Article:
Firestorm Expert Council Member Dr. Donald Donahue JR., DHEd, MBA, FACHE, Lieutenant Colonel (Ret), is as an Advisory Member to the American Academy of Disaster Medicine www.aadm.us
Analysis by: Dr. Don Donahue, Director, Firestorm Healthcare Response Team
HEADLINE: 1 in 5 young adults has high blood pressure
SUMMARY: About 20 percent of Americans age 24 to 32 have high blood pressure, according to a new study. The figure was much higher than previous estimates of around 4 percent.
The researchers followed more than 14,000 kids since 1995, in an effort to catalog their health from adolescence to adulthood. At their most recent check-in, in 2008, they discovered the high rates of hypertension and found that close to 37 percent were obese.
The researchers believe the increase can be attributed largely to the obesity epidemic in America, combined with a diet high in sodium-laden processed foods and very little exercise. Most of the 24-32 year-olds in the study had no idea there was a problem.
ANALYSIS: Increased incidence of hypertension is one of several silent epidemics that threaten individual health, the economy, and the nation. Consider the near universal concern over rising health costs; a significant portion of those costs can be attributed to increased morbidity (illness) from chronic conditions. Often related, obesity and hypertension can result in stroke, myocardial infarction, heart failure, arterial aneurysm, and chronic kidney failure.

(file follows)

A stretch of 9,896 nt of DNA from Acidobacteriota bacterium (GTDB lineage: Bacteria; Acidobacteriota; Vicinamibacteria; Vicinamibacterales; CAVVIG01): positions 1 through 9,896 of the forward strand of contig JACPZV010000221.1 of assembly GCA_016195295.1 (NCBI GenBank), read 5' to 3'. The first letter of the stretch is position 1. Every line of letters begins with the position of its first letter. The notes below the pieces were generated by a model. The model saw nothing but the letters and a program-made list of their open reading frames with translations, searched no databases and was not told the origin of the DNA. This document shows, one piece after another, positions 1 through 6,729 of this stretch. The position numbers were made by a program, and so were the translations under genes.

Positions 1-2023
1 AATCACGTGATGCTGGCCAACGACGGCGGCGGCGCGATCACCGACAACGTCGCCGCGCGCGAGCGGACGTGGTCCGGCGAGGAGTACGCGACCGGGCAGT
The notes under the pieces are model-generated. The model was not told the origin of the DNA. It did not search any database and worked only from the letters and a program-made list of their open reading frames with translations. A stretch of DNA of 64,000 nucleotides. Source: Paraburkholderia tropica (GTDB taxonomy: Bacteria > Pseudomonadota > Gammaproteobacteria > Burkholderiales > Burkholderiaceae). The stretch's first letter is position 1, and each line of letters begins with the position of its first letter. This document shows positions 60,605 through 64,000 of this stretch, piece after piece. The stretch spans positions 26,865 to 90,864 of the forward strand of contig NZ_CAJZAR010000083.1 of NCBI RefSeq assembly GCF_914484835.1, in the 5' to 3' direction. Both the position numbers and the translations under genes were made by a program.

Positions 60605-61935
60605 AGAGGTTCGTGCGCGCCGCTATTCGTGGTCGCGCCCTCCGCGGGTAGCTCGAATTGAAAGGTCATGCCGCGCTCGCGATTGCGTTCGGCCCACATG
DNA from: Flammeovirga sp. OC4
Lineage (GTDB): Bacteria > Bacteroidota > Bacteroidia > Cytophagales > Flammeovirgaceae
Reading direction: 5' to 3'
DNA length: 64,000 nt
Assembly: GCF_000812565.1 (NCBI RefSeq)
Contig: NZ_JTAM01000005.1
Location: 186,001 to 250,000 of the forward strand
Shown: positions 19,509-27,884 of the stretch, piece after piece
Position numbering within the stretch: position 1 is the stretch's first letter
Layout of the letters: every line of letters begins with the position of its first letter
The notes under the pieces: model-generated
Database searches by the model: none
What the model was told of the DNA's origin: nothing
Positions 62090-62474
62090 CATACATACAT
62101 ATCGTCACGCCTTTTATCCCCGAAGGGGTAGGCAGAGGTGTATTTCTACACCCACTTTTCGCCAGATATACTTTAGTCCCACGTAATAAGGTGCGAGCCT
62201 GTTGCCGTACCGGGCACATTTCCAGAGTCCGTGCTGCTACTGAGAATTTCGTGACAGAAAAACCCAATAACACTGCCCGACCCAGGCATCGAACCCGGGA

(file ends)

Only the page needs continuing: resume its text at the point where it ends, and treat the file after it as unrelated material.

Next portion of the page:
The sad part is these dangers can usually be readily countered by dietary and lifestyle changes. Losing weight, increasing exercise, and eating healthier are simple ways to reduce risk, although for some physician-prescribed drug treatment may be necessary.
The initial step is self awareness.
Many pharmacies and grocery stores have free blood pressure machines. Simple to use home monitors are also available. While this may seem excessive, especially when there are no outward signs of anything wrong, these high numbers in a young adult population reveal the lurking danger in what has been termed a “silent killer.” Hypertension is a prime example of how prevention is better than a cure.
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